a scented story

As the transition from Summer into Fall begins, we Chicks have found ourselves coveting comfort decor pieces, particularly the wide variety of beautifully packaged and scented candles gracing the shelves of local shops like Anthropologie, The Cross and West Elm. Now that we are shutting our doors and windows a little earlier in the evenings and the natural fragrance of the summer has faded, we’re yearning for warmth and sweet smells - and these chic candle collections are definitely filling that void. While we would love to shop til our hearts’ content, there are simply too many lovely choices to have them all. We decided to look at how we can have a full roster of light + scent at home, without breaking the bank. Turns out a little time and a trip to Michaels (and the thrift store) was just the trick - we made our own! For under $50 (and less than an hour) we have a fab little set of naturally scented candles to fill our shelves.

Aligning with our feature in today's 24 Hours newspaper, here’s our super simple DIY to having your own collection - give it a go; draw yourself a bath or grab your fave read, light ‘em up and enjoy!



What you’ll need from a craft store: two packages of candle wax (we opted for soy to keep it au natural), candle wicks, natural scent blocks and a thermometer.

What you’ll need from a thrift shop (or your cupboards!): various pretty dishes or vases to create the candles in.



Using a double boiler and a medium heat on your stovetop, dump all the candle wax into the bowl; stir as it melts to ensure an even melt and to prevent burning.



Watch your thermometer, and heat the melted wax to 160 to 180 degrees.



Slice the natural scent blocks into thin wedges to allow for a faster melt into the wax.



Add the sliced blocks to the liquid wax; once it is also melted, lower the heat to achieve a temperature of 125 degrees. Don’t be afraid to mix the blocks to create your own custom scent (our fave was a blend of honeysuckle and lavender).



Trim the wicks to a height just lower than your various containers (about a 1/2” lower than the rim).



Dip the metal weighted end of the wick into the liquid wax, and then plant firmly in the bottom of the containers; as the thin layer of wax melts, it will affix the wick to the base of the jar.



Pour the liquid wax into the various containers, being careful not to spill on the outside of the jars (it leaves a film that is hard to remove and looks less pretty). If the wick has moved at all during this step, reposition it while the wax is still liquid.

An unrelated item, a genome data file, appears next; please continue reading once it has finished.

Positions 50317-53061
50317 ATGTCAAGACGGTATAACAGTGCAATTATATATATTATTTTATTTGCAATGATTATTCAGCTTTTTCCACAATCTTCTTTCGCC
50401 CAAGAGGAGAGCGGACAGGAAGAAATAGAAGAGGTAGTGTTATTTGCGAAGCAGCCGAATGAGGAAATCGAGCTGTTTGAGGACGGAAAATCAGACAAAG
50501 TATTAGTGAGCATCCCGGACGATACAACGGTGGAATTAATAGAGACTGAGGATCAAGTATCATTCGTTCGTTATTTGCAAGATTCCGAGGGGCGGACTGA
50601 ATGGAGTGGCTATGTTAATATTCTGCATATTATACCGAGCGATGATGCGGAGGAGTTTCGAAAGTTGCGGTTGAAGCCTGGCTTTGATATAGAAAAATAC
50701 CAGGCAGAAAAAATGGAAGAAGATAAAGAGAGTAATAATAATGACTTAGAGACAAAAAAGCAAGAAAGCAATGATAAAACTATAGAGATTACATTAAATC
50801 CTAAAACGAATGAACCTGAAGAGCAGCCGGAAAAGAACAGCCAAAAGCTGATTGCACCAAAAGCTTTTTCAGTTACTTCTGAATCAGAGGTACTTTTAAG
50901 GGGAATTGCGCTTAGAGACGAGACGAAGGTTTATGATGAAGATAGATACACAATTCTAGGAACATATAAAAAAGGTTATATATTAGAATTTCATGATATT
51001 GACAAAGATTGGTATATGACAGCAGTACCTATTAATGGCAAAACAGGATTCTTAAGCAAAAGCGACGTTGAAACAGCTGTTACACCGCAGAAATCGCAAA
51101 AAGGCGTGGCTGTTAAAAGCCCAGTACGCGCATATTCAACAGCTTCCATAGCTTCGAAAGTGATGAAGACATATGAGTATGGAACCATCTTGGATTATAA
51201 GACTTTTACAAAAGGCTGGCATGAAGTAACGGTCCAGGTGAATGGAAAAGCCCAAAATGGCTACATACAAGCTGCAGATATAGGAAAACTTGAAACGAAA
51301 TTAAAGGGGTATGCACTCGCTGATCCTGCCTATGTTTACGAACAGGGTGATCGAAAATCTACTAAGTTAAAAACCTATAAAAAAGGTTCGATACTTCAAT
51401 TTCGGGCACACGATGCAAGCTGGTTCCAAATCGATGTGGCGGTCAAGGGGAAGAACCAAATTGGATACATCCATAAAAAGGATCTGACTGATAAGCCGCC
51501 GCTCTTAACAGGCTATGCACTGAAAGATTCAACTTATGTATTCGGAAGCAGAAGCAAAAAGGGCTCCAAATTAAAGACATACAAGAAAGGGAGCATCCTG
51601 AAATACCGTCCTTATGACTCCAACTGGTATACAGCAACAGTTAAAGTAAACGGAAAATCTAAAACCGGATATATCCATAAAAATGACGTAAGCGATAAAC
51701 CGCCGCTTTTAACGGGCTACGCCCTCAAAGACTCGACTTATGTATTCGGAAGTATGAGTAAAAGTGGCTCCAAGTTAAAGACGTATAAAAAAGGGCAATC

Let the wax sit for about an hour (depending on the container size) then “dress” your vases as desired. We left the glass votives and vintage tea cup as-is, but opted for a vintage leather tie and charm for the mason jar. Stage up your shelves with these pretty little pieces, and it’s time to enjoy!


Shop Talk: the found and the freed

courtesy of Chelsea Jackson... This week I visited the lovely ladies at The Found and The Freed [pop up shop] in Gastown for a short Q&A to sneak some insight into their creative minds and finds. I fell in love with every piece as soon as I walked through the door - this store is nothing like what you’ll find in Vancouver, it's truly a gem. I had a great time chatting with the "Founders", Lindsay and Ainsley, and I  hope you get a chance to check out their store before they 'pop out'!

Q: How did you get started in the Vintage/Found business and what led you to where you are today? A: Both ladies started to collect cool vintage pieces that they each considered “too special to sell”. They kept them aside in hopes that they might start up a shop one day.

Q: Do you have a Vancouver muse or a favourite place in or around the city that inspired you? A: The old Sugar Refinery. It’s so mysterious and industrial looking and makes me stop to stare every time, always wondering what’s inside.

Q: When it comes to style/design, what is the one thing you covet the most? A: Having special objects that had a previous life, industrial materials, typography, different fonts of numbers and letters. Although it’s always changing! We always have to let go the objects we love to make room for new ones.

Q:Some people collect old cameras & typewriters, do you collect anything? A: Ainsley: Things with the number “7” or “2”  Lindsay: a few special compasses

Q: What is your favourite creative outlet? A: Kinfolk Magazine is my favourite but I love to read the French design magazines.

Q: Finish this sentence … "My day is not complete without ___" A: A couple of ciders from “The Irish Heather” just down the street!

Q: Tell me a little bit about your shop! A: We started collecting in Edmonton and gathered a bit from Montreal. This is now our fourth pop up shop and it get’s more exciting each time. We really got inspired to open up our own store after visiting “Style Labo” in Montreal.

Q: Do you have a most popular item? A: We’ve had a ton of requests for globes recently but our most popular item will always be chairs and stools. We have a book of requests for miscellaneous items that is constantly being added to. Find The Found and the Freed at 110 Water Street [gastown] or contact them at info(at)thefoundandthefreed.com